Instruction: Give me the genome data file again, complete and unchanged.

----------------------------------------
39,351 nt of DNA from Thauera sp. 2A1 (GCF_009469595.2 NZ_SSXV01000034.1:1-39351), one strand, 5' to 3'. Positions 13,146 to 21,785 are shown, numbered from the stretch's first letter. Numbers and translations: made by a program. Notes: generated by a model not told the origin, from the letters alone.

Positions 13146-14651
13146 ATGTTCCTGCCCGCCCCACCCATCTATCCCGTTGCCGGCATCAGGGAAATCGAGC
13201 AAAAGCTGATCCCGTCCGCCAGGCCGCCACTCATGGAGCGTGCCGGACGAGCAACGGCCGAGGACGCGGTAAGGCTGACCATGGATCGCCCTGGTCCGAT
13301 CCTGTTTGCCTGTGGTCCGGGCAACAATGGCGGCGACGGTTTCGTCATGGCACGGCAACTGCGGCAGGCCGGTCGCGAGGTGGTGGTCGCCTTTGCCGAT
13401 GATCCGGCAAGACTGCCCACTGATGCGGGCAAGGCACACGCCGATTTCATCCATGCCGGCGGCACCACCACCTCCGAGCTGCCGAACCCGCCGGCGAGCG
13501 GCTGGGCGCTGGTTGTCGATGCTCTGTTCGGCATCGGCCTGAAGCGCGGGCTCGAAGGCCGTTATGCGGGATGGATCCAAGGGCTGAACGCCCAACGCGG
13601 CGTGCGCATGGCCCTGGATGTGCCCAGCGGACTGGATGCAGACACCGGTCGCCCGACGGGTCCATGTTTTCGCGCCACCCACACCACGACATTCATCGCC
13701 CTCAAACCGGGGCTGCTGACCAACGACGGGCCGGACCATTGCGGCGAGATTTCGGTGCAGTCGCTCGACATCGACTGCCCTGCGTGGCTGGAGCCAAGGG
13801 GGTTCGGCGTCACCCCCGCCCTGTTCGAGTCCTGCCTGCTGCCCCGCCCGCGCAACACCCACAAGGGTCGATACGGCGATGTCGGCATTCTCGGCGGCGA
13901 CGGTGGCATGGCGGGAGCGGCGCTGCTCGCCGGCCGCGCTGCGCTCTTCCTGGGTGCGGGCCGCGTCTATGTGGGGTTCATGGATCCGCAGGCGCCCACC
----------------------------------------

39,351 nt of DNA from Thauera sp. 2A1 (GCF_009469595.2 NZ_SSXV01000034.1:1-39351), one strand, 5' to 3'. Positions 13,146 to 21,785 are shown, numbered from the stretch's first letter. Numbers and translations: made by a program. Notes: generated by a model not told the origin, from the letters alone.

Positions 13146-14651
13146 ATGTTCCTGCCCGCCCCACCCATCTATCCCGTTGCCGGCATCAGGGAAATCGAGC
13201 AAAAGCTGATCCCGTCCGCCAGGCCGCCACTCATGGAGCGTGCCGGACGAGCAACGGCCGAGGACGCGGTAAGGCTGACCATGGATCGCCCTGGTCCGAT
13301 CCTGTTTGCCTGTGGTCCGGGCAACAATGGCGGCGACGGTTTCGTCATGGCACGGCAACTGCGGCAGGCCGGTCGCGAGGTGGTGGTCGCCTTTGCCGAT
13401 GATCCGGCAAGACTGCCCACTGATGCGGGCAAGGCACACGCCGATTTCATCCATGCCGGCGGCACCACCACCTCCGAGCTGCCGAACCCGCCGGCGAGCG
13501 GCTGGGCGCTGGTTGTCGATGCTCTGTTCGGCATCGGCCTGAAGCGCGGGCTCGAAGGCCGTTATGCGGGATGGATCCAAGGGCTGAACGCCCAACGCGG
13601 CGTGCGCATGGCCCTGGATGTGCCCAGCGGACTGGATGCAGACACCGGTCGCCCGACGGGTCCATGTTTTCGCGCCACCCACACCACGACATTCATCGCC
13701 CTCAAACCGGGGCTGCTGACCAACGACGGGCCGGACCATTGCGGCGAGATTTCGGTGCAGTCGCTCGACATCGACTGCCCTGCGTGGCTGGAGCCAAGGG
13801 GGTTCGGCGTCACCCCCGCCCTGTTCGAGTCCTGCCTGCTGCCCCGCCCGCGCAACACCCACAAGGGTCGATACGGCGATGTCGGCATTCTCGGCGGCGA
13901 CGGTGGCATGGCGGGAGCGGCGCTGCTCGCCGGCCGCGCTGCGCTCTTCCTGGGTGCGGGCCGCGTCTATGTGGGGTTCATGGATCCGCAGGCGCCCACC